Projected Income Statement

What is a Projected Income Statement?

A projected income statement shows an estimate of the profits and losses in a future period of time – the next quarter or the next fiscal year, for instance. It uses the same format as a regular income statement, but projects the future rather than recording numbers from the past.

So, what does an income statement look like?

Think of it as a set of stairs. You start at the top with the total amount of sales revenue made during the accounting period. Then you go down, one step at a time. At each step, you make a deduction for certain costs or other operating expenses associated with earning revenue, which brings you to a specific subtotal. At the bottom of the stairs, after deducting all expenses, you learn how much you actually earned or lost during the accounting period (can be either a calendar or fiscal year, but also a week, month, or quarter, etc). People often call this “the bottom line.”

Components of Income Statement

A typical income statement for a small business will include the following steps, though they are not limited to using only these three:

  1. Gross Profit

  2. Operating Income

  3. Net Income

Gross Profit

Generally the first major subtotal on an income statement, Gross Profit is calculated by deducting Cost of Goods Sold from Revenues.

Operating Income

The next major subtotal, Operating Income, is calculated by deducting Fixed Expenses (also known as Operating Expenses) from Gross Profit.

Operating Expenses include costs such as the salaries of any employee personnel, as well as any research and development costs, marketing costs, and more. These are considered operating expenses because, unlike the costs included in Costs of Goods Sold, they cannot be directly linked to the production of products or services being sold.

We also deduct depreciation from Gross Profit in order to determine Operating Income. Depreciation takes into account the wear and tear on assets, such as machinery, tools, and furniture that are used over the long term. Companies spread the cost of these assets over the periods they are used. This process of spreading these costs is called depreciation or amortization. The “charge” for using these assets during the period is a fraction of the original cost of the assets.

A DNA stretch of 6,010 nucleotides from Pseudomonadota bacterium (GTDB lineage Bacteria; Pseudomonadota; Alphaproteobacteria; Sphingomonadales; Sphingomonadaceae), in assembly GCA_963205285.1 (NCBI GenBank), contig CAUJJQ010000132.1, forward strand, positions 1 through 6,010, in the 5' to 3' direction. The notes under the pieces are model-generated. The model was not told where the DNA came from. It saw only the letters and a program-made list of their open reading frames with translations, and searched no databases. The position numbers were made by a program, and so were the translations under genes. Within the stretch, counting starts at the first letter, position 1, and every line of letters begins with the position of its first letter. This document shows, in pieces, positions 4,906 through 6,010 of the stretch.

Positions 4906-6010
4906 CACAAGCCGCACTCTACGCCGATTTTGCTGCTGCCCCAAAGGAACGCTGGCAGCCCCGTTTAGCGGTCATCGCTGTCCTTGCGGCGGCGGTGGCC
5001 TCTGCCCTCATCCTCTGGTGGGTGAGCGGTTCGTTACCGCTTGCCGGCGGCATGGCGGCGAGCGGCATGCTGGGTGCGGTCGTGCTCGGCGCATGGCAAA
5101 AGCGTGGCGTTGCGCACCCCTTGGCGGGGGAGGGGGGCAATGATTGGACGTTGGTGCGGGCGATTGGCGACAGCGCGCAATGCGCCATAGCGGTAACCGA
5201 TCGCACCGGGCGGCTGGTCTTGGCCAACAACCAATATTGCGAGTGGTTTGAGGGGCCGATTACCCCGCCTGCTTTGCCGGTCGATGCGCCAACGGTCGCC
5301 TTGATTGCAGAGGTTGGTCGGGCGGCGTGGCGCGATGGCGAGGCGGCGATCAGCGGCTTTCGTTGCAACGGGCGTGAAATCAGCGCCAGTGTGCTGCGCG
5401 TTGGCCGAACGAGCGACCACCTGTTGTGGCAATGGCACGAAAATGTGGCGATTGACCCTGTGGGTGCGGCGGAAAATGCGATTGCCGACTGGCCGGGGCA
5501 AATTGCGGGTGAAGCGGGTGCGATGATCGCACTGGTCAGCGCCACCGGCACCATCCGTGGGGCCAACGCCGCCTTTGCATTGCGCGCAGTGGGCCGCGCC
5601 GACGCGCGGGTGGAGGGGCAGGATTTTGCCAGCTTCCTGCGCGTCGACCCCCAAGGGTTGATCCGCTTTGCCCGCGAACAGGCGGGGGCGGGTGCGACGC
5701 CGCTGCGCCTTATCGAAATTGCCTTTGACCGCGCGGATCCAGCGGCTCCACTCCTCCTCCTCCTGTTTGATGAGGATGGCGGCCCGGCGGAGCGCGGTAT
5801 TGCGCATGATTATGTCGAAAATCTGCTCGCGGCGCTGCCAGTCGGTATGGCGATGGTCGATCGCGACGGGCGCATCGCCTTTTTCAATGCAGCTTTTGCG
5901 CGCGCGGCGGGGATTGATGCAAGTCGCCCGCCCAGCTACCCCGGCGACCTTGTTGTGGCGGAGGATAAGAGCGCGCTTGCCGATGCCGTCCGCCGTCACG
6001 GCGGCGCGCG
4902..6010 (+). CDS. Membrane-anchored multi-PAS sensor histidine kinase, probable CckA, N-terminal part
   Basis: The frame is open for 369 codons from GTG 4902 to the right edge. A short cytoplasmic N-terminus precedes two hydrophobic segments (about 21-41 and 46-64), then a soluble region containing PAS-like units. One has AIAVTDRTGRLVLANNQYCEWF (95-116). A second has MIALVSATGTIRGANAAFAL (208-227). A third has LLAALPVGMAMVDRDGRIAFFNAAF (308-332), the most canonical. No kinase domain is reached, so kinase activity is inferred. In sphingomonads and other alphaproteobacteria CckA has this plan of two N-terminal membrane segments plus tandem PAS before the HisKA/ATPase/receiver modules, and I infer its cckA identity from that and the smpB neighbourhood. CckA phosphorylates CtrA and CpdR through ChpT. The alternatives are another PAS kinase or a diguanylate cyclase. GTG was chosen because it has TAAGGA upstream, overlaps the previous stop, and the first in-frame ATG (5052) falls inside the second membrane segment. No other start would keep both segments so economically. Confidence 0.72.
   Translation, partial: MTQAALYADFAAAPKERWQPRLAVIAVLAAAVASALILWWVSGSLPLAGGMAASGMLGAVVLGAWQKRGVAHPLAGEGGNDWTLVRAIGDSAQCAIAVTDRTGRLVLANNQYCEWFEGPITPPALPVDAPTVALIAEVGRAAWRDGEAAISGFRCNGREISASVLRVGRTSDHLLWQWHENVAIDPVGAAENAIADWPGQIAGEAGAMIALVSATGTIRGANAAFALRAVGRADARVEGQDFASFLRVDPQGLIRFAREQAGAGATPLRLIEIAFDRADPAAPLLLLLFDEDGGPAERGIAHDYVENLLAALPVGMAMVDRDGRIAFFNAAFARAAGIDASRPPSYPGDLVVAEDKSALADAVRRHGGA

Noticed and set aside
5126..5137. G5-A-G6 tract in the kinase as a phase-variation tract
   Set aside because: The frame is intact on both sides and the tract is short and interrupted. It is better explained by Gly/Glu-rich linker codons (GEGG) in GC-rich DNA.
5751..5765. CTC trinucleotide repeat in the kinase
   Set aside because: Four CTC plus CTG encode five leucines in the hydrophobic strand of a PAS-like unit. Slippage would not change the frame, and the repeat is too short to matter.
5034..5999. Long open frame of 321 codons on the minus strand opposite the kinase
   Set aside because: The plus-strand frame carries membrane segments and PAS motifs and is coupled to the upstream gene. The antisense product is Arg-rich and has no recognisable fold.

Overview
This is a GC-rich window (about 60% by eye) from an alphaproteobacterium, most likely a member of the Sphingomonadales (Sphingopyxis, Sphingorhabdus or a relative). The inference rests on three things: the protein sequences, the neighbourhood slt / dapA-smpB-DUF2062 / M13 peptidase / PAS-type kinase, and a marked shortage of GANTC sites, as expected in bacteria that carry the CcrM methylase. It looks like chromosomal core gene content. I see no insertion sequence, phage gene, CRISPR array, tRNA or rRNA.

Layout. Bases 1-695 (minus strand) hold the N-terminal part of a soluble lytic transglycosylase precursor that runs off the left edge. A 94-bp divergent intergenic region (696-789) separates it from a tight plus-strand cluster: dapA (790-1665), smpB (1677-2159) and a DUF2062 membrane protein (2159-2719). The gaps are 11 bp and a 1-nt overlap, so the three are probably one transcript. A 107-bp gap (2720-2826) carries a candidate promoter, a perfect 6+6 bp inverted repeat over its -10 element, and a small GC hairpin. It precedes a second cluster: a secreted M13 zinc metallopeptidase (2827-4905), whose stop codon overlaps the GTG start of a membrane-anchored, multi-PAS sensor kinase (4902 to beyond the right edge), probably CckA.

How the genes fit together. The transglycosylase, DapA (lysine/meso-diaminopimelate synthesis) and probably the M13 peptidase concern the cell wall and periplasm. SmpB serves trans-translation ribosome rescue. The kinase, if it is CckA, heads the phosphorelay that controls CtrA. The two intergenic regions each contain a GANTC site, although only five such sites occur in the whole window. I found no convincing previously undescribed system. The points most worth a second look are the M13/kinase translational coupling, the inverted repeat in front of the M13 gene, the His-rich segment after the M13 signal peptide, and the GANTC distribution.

Net Income

Though larger companies may have additional subtotals or steps on their income statements after the calculation of Operating Income, much of this is outside the scope of our discussions.

After we have determined Operating Income, the last thing we need to do before determining the final subtotal, Net Income, is figure out our income tax expense. Though income tax expense varies widely depending upon how a business is structured, it can generally be estimated using publicly available tax brackets. Once income tax expense has been deducted from Operating Income, we are left with the “bottom line” figure of Net Income, or Net Loss if the number is negative. This figure tells us how much a company has earned or lost during an accounting period.

Projected Income Statement Walkthrough

Let's say you are a small business owner and are considering an expansion into the widgets business. You have decided to put together a projected income statement for the following year to see if the new product is worthwhile.


The first item you need to estimate is your revenue, also known as sales to customers.

You estimate that you can sell 1,000 widgets at an average price of $50 each, so your revenue estimate is $50,000.

Cost of Goods Sold

Next, you need to estimate your cost of goods sold. This is the cost of buying or producing the widgets.

In this case, you have already located a supplier who will sell them to you at $1,500 for 100 widgets, or $15 each. So, your estimated cost of goods sold for the 1,000 widgets you anticipate selling will be 1,000 * $15 = $15,000.

Since Gross Profit is simply Revenue - Cost of Goods Sold, in this example, the Gross Profit is $50,000 - $15,000 = $35,000.

Next, you need to estimate the additional operating costs you’ll incur by offering this product. You’ll need to pay a salesperson a 10% commission on sales of your widgets, which is $5 each. For the 1,000 anticipated sales, this will be $5,000 for the year.

You also anticipate spending $500 a month for brochures and $1,500 a month for additional office costs, such as office supplies, telephone calls, and other odds and ends. Operating expenses are generally shown in broad categories, so your operating expense projection will be:

  • Commissions: $5,000

  • Marketing costs: $6,000 ($500 a month * 12 months)

  • Office costs: $18,000 ($1,500 a month * 12 months)

  • Total: $29,000

Net Income

Finally, we can estimate our net income.

Reminder: Net Income = Gross Profit - Operating Income

Net income is our gross profit of $35,000 minus our operating expenses of $29,000 = $6,000 for the year.

The Final Projection

Now that you've put together the revenues and costs of this venture, it’s time to create your projected income statement. Here is the final projection, in standard income statement format:

XYZ Company

Projected Income Statement

For the Year Ended December 31, 20XX